The idea of a live-action adaptation of Katsuhiro Otomo's Akira has tantalized fans for years and the recent report that Thor: Ragnarok's Taika Waititi is in talks with Warner Bros. to direct has fans hopeful yet again.
However, that hope comes hand in hand with some serious concerns that that the beloved Japanese dystopian cyberpunk story would be whitewashed and the rough synopsis of the film does nothing to challenge that. Deadline, which reported Waititi's potential involvement, also noted that the working synopsis of the film moves Akira from the original Neo-Tokyo to dystopian 'New Manhattan.'
While stories can successfully be translated from one culture to another -- John Sturges' The Magnificent Seven, adapted from Akira Kurosawa's Seven Samurai comes to mind -- there are some stories that are so deeply rooted in their origin culture that Americanizing them would not only lose something in translation, but would lose audience as well. Akira is one of those stories.
Read on for reasons why Hollywood should reconsider Americanizing the live-action adaptation of Akira.
While most western post-apocalyptic stories are built on imagined apocalypses, the Japanese people have experienced the real deal in the form of atomic bombings in World War II and Akira is a direct reflection of nation's experience not just with nuclear devastation, but with the military occupation and rebuilding that came after. Akira, set in 2019, deals directly with Tokyo being destroyed by nuclear explosion and the starting of World War III. Deeper themes, such as government corruption and military culture in the story, are uniquely Japanese. Moving the setting to 'New Manhattan' erases the authenticity of those themes and would result in a film that more a hollow shell than a true adaptation.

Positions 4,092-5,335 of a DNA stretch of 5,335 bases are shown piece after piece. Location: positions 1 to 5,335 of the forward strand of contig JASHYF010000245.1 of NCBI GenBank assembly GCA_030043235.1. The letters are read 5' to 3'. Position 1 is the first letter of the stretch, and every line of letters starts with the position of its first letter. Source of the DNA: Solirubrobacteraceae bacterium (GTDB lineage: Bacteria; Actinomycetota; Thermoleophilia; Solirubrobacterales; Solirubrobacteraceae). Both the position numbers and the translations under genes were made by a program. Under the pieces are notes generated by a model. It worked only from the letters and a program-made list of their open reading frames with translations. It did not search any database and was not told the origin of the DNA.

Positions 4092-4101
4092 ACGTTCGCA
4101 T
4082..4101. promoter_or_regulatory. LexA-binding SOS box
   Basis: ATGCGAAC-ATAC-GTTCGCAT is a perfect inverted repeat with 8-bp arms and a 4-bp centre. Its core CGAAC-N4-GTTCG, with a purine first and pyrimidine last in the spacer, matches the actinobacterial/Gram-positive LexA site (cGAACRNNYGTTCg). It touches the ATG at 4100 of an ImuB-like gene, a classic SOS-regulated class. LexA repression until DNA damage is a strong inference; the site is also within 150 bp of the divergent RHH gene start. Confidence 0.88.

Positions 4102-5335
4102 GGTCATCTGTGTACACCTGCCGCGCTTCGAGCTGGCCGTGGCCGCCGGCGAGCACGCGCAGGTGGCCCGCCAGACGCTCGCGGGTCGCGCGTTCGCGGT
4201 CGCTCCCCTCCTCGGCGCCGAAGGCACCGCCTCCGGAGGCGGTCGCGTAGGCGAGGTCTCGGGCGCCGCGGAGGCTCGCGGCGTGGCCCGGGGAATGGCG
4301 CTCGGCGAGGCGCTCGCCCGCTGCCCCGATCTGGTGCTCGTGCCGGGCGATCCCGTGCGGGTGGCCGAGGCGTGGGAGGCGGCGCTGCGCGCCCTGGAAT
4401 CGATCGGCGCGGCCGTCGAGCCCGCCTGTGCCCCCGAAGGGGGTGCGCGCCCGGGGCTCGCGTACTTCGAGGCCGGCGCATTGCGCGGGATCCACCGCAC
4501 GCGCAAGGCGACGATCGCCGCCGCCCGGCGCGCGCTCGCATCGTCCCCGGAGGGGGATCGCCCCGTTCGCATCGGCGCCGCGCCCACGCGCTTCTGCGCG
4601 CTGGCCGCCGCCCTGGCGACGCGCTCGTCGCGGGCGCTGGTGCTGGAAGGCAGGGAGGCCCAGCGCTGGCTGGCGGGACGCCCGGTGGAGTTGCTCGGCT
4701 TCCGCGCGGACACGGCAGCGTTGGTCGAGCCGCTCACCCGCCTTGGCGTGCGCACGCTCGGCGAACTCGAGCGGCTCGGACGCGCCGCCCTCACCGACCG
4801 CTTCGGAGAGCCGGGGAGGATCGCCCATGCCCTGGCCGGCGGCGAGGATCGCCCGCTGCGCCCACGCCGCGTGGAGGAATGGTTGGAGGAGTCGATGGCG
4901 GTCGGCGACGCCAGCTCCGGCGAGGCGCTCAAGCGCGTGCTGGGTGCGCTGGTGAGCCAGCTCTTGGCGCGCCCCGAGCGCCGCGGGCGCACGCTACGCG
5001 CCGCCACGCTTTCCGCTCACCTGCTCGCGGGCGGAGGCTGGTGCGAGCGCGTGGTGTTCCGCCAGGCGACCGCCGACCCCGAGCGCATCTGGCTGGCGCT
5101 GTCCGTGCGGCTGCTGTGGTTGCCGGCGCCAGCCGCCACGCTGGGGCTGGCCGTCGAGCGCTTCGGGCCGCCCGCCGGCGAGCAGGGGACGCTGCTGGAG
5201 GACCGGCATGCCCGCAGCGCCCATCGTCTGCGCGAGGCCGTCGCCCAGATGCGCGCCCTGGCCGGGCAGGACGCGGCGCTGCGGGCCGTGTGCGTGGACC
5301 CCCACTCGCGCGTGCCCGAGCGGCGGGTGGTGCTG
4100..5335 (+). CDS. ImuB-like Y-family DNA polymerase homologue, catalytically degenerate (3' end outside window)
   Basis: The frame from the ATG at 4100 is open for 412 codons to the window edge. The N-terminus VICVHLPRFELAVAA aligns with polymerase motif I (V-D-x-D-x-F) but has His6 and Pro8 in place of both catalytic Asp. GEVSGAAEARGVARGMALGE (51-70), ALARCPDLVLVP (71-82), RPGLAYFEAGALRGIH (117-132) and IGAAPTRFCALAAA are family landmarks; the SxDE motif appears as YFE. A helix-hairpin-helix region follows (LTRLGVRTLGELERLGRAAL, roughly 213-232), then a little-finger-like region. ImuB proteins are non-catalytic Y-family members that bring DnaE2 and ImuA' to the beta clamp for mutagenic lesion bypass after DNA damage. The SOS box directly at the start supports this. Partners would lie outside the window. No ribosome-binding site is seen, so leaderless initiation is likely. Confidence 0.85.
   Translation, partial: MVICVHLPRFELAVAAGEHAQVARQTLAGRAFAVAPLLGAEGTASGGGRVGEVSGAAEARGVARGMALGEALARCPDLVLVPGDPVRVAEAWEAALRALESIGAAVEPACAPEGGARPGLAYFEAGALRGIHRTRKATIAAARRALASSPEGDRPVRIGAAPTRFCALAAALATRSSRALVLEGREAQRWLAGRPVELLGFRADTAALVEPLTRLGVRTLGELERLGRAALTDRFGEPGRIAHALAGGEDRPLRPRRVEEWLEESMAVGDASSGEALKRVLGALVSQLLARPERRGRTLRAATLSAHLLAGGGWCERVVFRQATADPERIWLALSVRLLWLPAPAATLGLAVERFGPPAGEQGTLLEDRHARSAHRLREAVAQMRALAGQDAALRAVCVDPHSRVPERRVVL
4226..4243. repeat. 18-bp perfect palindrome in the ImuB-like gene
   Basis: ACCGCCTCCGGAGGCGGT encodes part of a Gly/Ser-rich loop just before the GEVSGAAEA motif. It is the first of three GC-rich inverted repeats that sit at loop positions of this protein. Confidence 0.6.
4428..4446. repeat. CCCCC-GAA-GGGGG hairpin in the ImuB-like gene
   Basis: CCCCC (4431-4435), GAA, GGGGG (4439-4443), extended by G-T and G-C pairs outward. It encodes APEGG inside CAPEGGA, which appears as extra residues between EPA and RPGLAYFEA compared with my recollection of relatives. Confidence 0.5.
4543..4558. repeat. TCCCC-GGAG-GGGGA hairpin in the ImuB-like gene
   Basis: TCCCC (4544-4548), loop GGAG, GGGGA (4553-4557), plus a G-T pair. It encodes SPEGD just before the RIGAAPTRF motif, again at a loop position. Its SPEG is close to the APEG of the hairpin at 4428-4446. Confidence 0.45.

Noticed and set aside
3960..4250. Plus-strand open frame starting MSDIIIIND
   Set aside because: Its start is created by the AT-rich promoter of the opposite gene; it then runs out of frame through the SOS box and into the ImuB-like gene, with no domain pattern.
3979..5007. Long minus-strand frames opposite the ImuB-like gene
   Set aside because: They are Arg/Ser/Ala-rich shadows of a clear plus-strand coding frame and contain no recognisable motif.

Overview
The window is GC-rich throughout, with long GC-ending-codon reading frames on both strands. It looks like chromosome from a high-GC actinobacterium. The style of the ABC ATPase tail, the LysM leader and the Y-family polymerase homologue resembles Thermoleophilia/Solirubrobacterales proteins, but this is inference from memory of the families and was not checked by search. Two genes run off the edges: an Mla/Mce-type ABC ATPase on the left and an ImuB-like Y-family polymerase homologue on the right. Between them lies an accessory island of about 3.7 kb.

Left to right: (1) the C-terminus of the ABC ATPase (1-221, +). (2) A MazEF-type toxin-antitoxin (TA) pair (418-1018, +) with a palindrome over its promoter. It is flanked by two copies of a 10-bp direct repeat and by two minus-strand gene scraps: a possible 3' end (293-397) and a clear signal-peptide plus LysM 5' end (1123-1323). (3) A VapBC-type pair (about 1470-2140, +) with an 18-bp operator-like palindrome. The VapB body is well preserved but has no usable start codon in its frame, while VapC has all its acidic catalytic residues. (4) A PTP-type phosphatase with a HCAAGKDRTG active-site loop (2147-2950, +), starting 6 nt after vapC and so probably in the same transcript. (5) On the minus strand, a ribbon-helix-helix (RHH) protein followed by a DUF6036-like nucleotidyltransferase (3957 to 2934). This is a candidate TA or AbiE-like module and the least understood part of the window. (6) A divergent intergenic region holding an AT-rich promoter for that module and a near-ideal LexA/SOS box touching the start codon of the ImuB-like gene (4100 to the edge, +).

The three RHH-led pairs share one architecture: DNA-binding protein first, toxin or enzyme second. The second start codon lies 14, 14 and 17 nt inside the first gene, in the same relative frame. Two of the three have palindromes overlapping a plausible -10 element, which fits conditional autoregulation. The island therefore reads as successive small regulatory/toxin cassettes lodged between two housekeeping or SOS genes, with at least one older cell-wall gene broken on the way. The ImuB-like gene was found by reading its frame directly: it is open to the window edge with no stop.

Casting white actors in Asian roles may be the standard Hollywood pattern, but in recent years the practice has received backlash from fans. Most recently the Hellboy reboot was under fire for casting Ed Skrein as an Asian-American character and while Skrein stepped down and Daniel Dae Kim took the role instead, other films haven't course corrected and have suffered for it. Most recently, Netflix's Death Note adaptation was criticized for moving the story from Japan to Seattle and casting Nat Wolff as Light Turner -- the very American version of Light Yagami. The adaptation received mixed to negative reviews
The Hollywood take on Ghost in the Shell similarly drew ire for casting Scarlett Johansson as the lead character Major who is Japanese. And Ghost in the Shell didn't just result in negative critical response. The film flopped at the box office with Paramount ultimately blaming the film's failure on the whitewashing controversy.
As Hollywood and anime don't go together particularly well, Akira's creator Katsuhiro Otomo may have accepted the offer for the live-action adaptation, but he has his own reservations and, as he recently told Forbes, he gave one major condition when it comes to bringing his manga to the big screen. That condition? He has to approve the scenario.
“If someone wants to do something new with Akira then I am mostly okay with that," Otomo said. "As I accepted the offer for a live-action Akira to be made, so I am generally okay with whatever they want to do with it. However, I did give one major condition to a live-action version and that is that I had to check and approve the scenario."